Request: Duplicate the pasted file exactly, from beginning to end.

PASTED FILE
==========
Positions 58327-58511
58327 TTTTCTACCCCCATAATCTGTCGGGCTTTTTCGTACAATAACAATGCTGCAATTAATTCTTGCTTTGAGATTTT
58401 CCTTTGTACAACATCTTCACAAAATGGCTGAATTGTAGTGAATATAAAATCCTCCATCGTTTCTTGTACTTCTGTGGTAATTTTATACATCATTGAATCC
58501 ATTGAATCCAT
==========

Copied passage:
Positions 58327-58511
58327 TTTTCTACCCCCATAATCTGTCGGGCTTTTTCGTACAATAACAATGCTGCAATTAATTCTTGCTTTGAGATTTT
58401 CCTTTGTACAACATCTTCACAAAATGGCTGAATTGTAGTGAATATAAAATCCTCCATCGTTTCTTGTACTTCTGTGGTAATTTTATACATCATTGAATCC
58501 ATTGAATCCAT